Statement from Colorado Children’s Campaign President and CEO Kelly Causey on today’s Colorado Supreme Court decision to uphold Senate Bill 10-191, the Great Teachers and Leaders law:View Press Release
At the Colorado Children's Campaign, we're constantly working to improve the health and wellbeing of Colorado children through data-driven public policy. We provide Coloradoans with trusted data and research on child wellbeing and organize an extensive state-wide network of dedicated child advocates. Please read the following press releases to learn more about how we're working to improve the lives of Colorado's children.
The 75-member Colorado CHIP Coalition applauds Gov. John Hickenlooper’s office for putting forward this short-term solution to the imminent CHP+ coverage losses facing Colorado families. This emergency supplemental request will allow Colorado to delay sending CHP+ coverage termination notices to tens of thousands of Colorado families during the holidays.View Press Release
The 2017 KIDS COUNT® Data Book released today by the Annie E. Casey Foundation shows that kids in other states are benefiting more from gains in the economic well-being, education, health and family and community indicators.View Press Release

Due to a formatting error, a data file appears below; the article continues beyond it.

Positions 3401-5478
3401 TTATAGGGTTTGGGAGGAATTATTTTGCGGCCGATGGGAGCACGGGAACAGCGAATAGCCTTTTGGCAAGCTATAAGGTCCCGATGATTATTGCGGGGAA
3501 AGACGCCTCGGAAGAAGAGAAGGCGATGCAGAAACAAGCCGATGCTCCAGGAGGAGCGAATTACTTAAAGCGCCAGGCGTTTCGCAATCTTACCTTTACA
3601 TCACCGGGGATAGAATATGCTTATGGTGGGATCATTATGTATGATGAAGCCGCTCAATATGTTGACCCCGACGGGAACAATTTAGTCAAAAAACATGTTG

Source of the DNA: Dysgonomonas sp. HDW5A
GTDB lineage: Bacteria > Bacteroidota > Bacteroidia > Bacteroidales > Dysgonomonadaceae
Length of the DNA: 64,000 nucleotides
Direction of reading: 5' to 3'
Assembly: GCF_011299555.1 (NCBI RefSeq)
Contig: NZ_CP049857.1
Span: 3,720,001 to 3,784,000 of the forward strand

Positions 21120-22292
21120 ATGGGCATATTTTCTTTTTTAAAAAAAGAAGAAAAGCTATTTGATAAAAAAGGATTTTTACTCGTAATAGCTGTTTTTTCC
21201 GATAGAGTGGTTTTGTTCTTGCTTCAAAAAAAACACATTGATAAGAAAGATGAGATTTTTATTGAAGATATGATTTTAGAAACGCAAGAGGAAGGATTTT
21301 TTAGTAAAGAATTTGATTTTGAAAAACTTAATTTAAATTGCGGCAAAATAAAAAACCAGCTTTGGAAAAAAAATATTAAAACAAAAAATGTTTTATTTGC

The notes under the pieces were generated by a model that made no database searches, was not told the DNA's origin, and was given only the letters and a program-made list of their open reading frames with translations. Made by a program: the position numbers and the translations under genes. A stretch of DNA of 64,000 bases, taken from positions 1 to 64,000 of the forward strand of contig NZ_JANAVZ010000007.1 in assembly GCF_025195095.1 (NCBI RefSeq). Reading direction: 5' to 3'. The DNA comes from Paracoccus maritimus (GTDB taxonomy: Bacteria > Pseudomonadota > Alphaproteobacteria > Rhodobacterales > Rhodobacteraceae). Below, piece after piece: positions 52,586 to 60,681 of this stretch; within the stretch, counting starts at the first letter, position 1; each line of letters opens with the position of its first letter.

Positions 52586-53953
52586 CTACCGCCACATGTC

KIDS COUNT: Coloradans Report that Racial Disparities in Child Well-Being Are Deeply Rooted in Policy
The 2017 edition of KIDS COUNT in Colorado! highlights racial and ethnic inequities in child well-being and explores how public policy decisions—intentional and not—throughout our country’s history have shaped the opportunities available to children and families of color in Colorado.View Press Release
New York Times-bestselling author Wes Moore, Colorado Gov. John Hickenlooper, Denver Mayor Michael B. Hancock and leaders in policy change for kids will speak at the Colorado Children’s Campaign 2016 Annual Luncheon on Dec. 7.View Press Release
Denver, CO – Small declines in the poverty rates among black and Latino children in Colorado contributed to a slight overall drop in the child poverty rate statewide, according to new data from the U.S. Census Bureau. Nationally, child poverty fell from 21.7 percent in 2014 to 20.7 percent in 2015.View Press Release